Marvelously Thrilling “Dr. Jekyll and Mr. Hyde” at Carpenter Square
One of Robert Louis Stevenson’s most popular novellas “The Strange Case of Dr. Jekyll and Mr. Hyde” was first published in 1883. The story concerns an idealistic doctor, Henry Jekyll, who becomes fascinated with the idea of conquering the evil in man. He experiments upon himself, developing a formula that will isolate his own evil into a persona distinct from himself. This creates two personalities within one body, one evil and one good. Rather like a drug-induced multiple personality disorder. He calls his alter Mr. Hyde, and as Hyde he roams the streets of London in dastardly pursuits. Of course the two personalities vie for dominance and Hyde’s disdain for Dr. Jekyll, as well as his cruel nature causes much distress. Fortunately Hyde’s visage is also distinct, but he must be careful to hide Edward Hyde’s hide.
Renowned playwright Jeffrey Hatcher premiered his adaptation in 2008 to delighted audiences. The treatment of “Dr. Jekyll and Mr. Hyde” is unusual as Hatcher created five different aspects of Hyde; each actor presenting a differing mood or personality. Additionally each of them handles numerous other small roles as an ensemble. In total there are seven cast members brilliantly directed by Rhonda Clark. Dr. Henry Jekyll is played superbly by Rick Lockett. Rob May is the gentlemanly Hyde, Al Bostick is the sadistic Hyde, David Burkhart is the volatile Hyde, Kaylan Ferrell is the catty Hyde and Ford Filson is the street rat Hyde. J. Christine Lanning is exceptional as Elizabeth Jelkes. All seven actors are splendid performers, many playing several parts; a truly masterful ensemble.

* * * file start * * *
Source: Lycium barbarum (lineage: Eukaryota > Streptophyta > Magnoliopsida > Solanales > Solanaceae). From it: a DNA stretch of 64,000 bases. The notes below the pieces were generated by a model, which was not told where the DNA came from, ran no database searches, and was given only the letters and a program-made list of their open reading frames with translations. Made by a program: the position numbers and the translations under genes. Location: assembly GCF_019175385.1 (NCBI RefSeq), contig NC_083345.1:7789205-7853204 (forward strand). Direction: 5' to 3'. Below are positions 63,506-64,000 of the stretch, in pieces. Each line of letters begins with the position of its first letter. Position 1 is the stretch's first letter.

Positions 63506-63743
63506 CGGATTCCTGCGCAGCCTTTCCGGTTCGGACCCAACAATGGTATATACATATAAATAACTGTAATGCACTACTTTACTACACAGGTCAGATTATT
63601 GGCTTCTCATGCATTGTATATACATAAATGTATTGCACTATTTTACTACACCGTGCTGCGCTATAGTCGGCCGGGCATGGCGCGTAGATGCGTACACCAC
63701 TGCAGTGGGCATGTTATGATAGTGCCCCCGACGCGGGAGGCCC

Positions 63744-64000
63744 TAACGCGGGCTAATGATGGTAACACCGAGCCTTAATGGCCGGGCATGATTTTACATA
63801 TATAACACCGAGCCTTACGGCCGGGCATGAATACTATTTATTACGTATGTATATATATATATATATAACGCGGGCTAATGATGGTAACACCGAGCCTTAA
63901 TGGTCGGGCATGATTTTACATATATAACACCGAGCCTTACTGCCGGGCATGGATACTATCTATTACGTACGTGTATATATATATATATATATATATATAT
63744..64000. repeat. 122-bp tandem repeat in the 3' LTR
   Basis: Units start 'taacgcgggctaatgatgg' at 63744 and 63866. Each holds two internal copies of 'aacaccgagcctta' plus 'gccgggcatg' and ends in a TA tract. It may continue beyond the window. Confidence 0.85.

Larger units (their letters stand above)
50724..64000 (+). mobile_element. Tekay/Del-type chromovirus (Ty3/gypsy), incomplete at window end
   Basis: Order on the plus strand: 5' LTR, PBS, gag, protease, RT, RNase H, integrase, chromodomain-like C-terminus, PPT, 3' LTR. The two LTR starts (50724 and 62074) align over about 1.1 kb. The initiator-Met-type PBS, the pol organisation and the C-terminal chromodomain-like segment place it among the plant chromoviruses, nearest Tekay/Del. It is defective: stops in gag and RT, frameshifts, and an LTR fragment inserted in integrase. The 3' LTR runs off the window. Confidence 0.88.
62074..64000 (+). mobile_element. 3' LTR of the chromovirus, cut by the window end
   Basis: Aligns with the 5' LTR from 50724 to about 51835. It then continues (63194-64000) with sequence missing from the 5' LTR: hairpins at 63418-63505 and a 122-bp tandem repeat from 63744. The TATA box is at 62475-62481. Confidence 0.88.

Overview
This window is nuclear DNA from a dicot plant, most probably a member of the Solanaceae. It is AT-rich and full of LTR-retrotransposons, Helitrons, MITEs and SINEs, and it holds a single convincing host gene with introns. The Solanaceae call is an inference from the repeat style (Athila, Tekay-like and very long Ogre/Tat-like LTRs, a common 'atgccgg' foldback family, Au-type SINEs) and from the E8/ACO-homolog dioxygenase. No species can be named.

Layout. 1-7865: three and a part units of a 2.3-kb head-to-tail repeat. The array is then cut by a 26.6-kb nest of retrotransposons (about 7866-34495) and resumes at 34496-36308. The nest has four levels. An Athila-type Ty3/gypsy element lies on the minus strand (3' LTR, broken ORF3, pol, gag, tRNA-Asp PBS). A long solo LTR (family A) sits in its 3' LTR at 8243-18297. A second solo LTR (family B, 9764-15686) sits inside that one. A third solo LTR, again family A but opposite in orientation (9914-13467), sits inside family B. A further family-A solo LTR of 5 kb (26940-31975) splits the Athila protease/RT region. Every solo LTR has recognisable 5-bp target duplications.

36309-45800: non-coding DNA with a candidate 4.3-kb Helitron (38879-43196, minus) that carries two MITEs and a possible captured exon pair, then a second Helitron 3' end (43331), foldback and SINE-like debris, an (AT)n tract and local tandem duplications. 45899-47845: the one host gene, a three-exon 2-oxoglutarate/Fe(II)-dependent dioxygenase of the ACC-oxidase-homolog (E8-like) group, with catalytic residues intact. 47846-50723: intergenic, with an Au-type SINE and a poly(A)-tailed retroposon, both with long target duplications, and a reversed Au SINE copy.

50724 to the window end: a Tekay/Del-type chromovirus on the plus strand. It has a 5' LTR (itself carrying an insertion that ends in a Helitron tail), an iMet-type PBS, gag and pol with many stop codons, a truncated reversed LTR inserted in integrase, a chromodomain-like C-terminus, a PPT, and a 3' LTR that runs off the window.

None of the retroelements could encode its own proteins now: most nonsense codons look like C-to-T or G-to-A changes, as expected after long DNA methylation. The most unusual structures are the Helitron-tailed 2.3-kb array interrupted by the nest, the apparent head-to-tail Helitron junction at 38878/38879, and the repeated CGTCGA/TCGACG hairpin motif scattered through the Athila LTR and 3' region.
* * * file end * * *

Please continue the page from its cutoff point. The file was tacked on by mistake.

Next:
The various Hyde aspects have their own personality traits, and speak with differing dialects among them are Cockney, Classic British and Scottish. In addition to the various accents from the Hyde group are the varied accents of the other characters. There are approximately twenty individuals played by the seven actors and they all have specific quirks, accents and attitudes. Jeffrey’s composition is masterful but prone to confusion. It is imperative to keep all these characters straight and it can be difficult. “Dr. Jekyll and Mr. Hyde” must be handled with perfect clarity and timing to enable the audience to follow the action. This requires a clear thinking director who is creative as well as incisive. Rhonda Clark meets the criteria phenomenally well. Her superb choices in casting coupled with her remarkable simplicity in movement allow the actors to provide excellent characterizations. The play is easy to follow and understand. The audience is able to concentrate on the mystery without uncertainty in identity. Timing in speech and movement is crucial; the cast and crew have timed everything precisely and exactly. As a result of Clark’s inspired direction “Dr. Jekyll and Mr. Hyde” is superbly done.